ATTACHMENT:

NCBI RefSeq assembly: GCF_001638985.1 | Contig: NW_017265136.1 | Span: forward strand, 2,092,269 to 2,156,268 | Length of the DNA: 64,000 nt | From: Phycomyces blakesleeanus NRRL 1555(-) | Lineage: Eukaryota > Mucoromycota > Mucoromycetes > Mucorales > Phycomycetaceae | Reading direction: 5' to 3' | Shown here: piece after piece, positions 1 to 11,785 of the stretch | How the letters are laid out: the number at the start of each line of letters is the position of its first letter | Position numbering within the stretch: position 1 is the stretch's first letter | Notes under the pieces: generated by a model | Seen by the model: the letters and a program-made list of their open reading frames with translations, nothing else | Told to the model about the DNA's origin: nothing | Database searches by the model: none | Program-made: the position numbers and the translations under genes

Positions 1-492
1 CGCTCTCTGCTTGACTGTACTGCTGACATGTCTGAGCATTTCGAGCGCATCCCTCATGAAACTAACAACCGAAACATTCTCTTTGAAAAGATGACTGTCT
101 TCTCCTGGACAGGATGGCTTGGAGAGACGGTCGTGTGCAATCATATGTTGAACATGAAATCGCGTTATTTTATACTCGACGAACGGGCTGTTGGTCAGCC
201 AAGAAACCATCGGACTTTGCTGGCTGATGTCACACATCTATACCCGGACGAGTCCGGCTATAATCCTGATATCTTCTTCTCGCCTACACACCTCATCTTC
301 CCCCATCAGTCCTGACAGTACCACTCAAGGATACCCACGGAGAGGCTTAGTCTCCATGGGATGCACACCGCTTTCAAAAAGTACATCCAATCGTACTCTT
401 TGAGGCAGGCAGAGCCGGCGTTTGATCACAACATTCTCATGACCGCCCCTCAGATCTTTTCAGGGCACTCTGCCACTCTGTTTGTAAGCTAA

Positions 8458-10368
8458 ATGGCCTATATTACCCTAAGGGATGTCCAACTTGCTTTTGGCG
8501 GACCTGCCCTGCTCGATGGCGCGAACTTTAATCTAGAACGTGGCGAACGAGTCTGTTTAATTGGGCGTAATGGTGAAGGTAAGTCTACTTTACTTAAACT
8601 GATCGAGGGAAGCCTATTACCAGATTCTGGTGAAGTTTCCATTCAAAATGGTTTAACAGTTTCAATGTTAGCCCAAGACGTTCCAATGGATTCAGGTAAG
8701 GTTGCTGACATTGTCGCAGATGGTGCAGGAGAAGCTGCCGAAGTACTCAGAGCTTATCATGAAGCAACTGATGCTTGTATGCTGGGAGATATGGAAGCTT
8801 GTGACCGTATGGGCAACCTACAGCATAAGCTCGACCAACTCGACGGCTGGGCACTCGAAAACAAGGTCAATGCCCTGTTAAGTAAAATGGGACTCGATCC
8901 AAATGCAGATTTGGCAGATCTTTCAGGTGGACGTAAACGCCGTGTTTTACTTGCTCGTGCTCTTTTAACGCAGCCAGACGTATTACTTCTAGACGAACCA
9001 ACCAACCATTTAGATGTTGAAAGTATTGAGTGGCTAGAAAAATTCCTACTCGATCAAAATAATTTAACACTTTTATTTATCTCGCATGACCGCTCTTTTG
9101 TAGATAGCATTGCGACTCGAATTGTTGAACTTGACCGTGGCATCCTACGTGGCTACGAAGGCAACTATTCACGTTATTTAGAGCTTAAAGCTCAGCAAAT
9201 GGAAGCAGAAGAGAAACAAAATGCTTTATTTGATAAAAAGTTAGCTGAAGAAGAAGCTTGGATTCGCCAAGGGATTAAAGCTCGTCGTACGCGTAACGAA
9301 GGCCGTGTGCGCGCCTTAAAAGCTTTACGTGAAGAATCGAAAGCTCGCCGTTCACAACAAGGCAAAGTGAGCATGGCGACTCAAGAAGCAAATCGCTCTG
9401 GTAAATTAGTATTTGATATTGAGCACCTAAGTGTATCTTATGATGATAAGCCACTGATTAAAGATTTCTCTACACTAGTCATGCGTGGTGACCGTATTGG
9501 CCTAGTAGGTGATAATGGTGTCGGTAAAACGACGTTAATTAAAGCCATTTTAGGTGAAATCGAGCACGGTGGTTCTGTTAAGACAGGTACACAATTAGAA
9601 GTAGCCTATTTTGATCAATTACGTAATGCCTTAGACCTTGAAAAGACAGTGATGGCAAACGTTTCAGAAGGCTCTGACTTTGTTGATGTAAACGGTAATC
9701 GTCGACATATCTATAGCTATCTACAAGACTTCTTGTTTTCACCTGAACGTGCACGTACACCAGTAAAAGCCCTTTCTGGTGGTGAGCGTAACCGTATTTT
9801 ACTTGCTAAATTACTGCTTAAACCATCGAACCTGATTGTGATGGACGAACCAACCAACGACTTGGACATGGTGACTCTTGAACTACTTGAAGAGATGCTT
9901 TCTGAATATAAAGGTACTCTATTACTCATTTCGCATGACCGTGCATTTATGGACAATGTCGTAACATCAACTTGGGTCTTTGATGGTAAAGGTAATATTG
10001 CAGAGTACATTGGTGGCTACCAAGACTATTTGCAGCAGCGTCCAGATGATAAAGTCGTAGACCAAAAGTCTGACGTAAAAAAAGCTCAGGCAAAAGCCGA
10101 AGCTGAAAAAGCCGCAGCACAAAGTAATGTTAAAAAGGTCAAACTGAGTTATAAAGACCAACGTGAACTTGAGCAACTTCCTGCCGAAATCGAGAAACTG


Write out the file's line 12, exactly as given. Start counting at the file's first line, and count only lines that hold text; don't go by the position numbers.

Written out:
8701 GTTGCTGACATTGTCGCAGATGGTGCAGGAGAAGCTGCCGAAGTACTCAGAGCTTATCATGAAGCAACTGATGCTTGTATGCTGGGAGATATGGAAGCTT